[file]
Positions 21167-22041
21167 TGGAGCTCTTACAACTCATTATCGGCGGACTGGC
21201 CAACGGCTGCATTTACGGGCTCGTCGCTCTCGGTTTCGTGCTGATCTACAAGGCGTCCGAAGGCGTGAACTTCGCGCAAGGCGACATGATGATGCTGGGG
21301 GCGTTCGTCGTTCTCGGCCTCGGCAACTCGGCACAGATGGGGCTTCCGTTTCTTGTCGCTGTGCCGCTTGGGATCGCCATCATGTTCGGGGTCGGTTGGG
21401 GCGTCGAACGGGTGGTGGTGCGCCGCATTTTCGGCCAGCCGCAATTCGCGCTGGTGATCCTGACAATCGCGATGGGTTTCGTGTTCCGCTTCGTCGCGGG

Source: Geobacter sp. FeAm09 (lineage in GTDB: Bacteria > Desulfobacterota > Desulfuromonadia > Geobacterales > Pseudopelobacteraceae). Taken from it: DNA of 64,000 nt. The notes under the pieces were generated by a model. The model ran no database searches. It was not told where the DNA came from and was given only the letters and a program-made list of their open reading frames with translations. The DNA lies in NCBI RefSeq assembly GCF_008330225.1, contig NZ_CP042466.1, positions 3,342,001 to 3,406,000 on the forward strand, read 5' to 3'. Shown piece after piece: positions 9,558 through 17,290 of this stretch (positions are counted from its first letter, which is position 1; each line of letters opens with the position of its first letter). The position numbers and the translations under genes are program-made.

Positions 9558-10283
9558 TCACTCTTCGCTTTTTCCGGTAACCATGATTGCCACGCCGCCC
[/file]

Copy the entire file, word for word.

Positions 21167-22041
21167 TGGAGCTCTTACAACTCATTATCGGCGGACTGGC
21201 CAACGGCTGCATTTACGGGCTCGTCGCTCTCGGTTTCGTGCTGATCTACAAGGCGTCCGAAGGCGTGAACTTCGCGCAAGGCGACATGATGATGCTGGGG
21301 GCGTTCGTCGTTCTCGGCCTCGGCAACTCGGCACAGATGGGGCTTCCGTTTCTTGTCGCTGTGCCGCTTGGGATCGCCATCATGTTCGGGGTCGGTTGGG
21401 GCGTCGAACGGGTGGTGGTGCGCCGCATTTTCGGCCAGCCGCAATTCGCGCTGGTGATCCTGACAATCGCGATGGGTTTCGTGTTCCGCTTCGTCGCGGG

Source: Geobacter sp. FeAm09 (lineage in GTDB: Bacteria > Desulfobacterota > Desulfuromonadia > Geobacterales > Pseudopelobacteraceae). Taken from it: DNA of 64,000 nt. The notes under the pieces were generated by a model. The model ran no database searches. It was not told where the DNA came from and was given only the letters and a program-made list of their open reading frames with translations. The DNA lies in NCBI RefSeq assembly GCF_008330225.1, contig NZ_CP042466.1, positions 3,342,001 to 3,406,000 on the forward strand, read 5' to 3'. Shown piece after piece: positions 9,558 through 17,290 of this stretch (positions are counted from its first letter, which is position 1; each line of letters opens with the position of its first letter). The position numbers and the translations under genes are program-made.

Positions 9558-10283
9558 TCACTCTTCGCTTTTTCCGGTAACCATGATTGCCACGCCGCCC